Date of Graduation

Fall 2016


Master of Science in Psychology



Committee Chair

David J. Lutz


Hindsight bias has been operationally defined as "…the tendency for people with outcome knowledge (hindsight) to believe falsely that they would have predicted the reported outcome of an event" (Hawkins and Hastie, 1990, pg. 311). The role of empathy in hindsight bias has not received systematic attention. Previous research has shown that giving participants prevention information increased hindsight bias (Kubany, 2005). Thus, the current study hypothesized that hindsight participants placed in empathic situations should show greater probability judgments for the outcome than hindsight participants in no empathic conditions, and both should be greater than participants in foresight conditions. Participants were 166 male and female college students recruited from Introductory Psychology classes at a Midwestern university. For the current study, the empathy manipulation did not produce significant results. This could be due to the story content, the empathy induction method, or the time of the empathy assessment. Overall, no effect for hindsight bias was demonstrated. The empathy manipulation was not shown to be effective nor did the prevention information appear to increase levels of Hindsight Bias/Responsibility. These results, which contradict previous research, indicate need for further exploration of hindsight bias, which could impact therapist effectiveness and the symptom severity of mental health diagnoses.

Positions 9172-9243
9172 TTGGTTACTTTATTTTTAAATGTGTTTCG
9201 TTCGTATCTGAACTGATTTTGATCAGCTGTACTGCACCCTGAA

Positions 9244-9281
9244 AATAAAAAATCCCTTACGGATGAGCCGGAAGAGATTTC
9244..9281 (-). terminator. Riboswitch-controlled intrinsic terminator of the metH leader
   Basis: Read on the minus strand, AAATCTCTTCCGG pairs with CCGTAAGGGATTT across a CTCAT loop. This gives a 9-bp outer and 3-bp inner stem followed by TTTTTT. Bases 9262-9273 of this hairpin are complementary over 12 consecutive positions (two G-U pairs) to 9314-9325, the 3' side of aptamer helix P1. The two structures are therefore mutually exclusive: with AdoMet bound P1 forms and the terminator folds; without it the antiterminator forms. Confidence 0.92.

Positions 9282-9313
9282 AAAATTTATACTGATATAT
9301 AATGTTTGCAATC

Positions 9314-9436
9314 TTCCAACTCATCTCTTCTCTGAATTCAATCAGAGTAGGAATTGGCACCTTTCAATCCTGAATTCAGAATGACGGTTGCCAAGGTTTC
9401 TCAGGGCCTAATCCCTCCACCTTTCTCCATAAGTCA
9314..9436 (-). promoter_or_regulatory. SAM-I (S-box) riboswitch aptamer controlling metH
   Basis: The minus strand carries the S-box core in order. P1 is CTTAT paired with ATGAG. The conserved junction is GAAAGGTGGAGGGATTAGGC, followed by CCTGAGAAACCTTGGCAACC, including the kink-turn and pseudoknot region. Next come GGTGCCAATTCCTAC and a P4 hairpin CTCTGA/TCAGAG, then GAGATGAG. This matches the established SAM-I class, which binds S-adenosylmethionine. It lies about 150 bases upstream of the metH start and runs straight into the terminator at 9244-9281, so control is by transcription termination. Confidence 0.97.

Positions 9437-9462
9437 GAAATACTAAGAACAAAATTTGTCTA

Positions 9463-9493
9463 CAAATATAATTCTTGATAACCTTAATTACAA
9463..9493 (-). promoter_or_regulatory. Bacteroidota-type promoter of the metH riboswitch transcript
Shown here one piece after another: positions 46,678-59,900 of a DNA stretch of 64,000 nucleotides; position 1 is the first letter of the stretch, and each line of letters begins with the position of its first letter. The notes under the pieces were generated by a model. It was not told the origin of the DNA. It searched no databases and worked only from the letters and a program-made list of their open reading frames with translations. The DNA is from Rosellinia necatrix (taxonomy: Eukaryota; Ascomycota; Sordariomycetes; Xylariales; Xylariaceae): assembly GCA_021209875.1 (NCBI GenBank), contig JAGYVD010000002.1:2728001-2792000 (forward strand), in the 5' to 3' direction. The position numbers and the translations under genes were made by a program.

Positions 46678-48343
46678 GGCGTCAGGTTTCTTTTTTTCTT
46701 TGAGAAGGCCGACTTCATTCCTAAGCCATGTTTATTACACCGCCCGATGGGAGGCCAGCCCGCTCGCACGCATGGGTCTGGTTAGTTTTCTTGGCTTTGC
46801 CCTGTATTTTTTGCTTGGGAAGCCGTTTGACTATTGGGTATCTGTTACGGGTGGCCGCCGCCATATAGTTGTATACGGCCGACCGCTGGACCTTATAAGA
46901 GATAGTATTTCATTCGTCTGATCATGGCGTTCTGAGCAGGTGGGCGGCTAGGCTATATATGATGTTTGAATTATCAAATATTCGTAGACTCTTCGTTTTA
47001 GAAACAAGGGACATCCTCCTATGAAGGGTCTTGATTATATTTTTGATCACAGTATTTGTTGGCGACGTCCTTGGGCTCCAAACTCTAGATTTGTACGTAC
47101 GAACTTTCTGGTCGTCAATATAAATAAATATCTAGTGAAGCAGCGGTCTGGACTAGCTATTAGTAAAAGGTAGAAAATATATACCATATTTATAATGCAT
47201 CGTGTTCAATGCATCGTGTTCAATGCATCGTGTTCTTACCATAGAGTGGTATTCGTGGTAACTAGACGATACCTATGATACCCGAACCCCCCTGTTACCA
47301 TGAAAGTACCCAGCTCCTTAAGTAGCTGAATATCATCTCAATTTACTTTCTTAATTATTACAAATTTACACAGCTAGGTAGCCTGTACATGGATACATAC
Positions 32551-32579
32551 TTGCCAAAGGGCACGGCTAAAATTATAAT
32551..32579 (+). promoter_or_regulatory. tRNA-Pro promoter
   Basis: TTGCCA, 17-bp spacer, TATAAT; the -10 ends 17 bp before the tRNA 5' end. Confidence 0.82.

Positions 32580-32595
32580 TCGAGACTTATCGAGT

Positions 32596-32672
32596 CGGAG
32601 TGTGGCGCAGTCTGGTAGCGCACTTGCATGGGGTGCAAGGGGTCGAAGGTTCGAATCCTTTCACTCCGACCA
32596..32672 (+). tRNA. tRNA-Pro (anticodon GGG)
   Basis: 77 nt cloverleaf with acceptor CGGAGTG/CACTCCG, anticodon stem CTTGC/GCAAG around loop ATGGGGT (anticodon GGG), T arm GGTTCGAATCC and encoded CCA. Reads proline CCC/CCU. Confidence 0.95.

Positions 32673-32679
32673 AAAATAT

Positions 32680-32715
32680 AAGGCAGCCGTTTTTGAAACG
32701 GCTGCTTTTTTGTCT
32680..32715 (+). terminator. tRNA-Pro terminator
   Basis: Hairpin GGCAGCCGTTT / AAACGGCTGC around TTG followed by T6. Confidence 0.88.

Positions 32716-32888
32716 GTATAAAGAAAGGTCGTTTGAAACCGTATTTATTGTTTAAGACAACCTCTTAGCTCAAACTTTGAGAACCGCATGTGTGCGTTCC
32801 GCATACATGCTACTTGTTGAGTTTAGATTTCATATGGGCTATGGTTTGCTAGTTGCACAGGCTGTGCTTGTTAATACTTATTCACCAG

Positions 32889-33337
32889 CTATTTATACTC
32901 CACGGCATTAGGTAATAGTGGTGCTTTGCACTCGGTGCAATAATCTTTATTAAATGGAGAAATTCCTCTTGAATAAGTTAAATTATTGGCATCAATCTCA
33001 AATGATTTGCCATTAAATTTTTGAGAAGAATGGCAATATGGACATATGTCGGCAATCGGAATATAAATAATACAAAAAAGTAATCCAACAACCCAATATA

hindsight bias, empathy, foresight, retroactive pessimism, vicarious traumatization

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© Malindi Jeri Gowen

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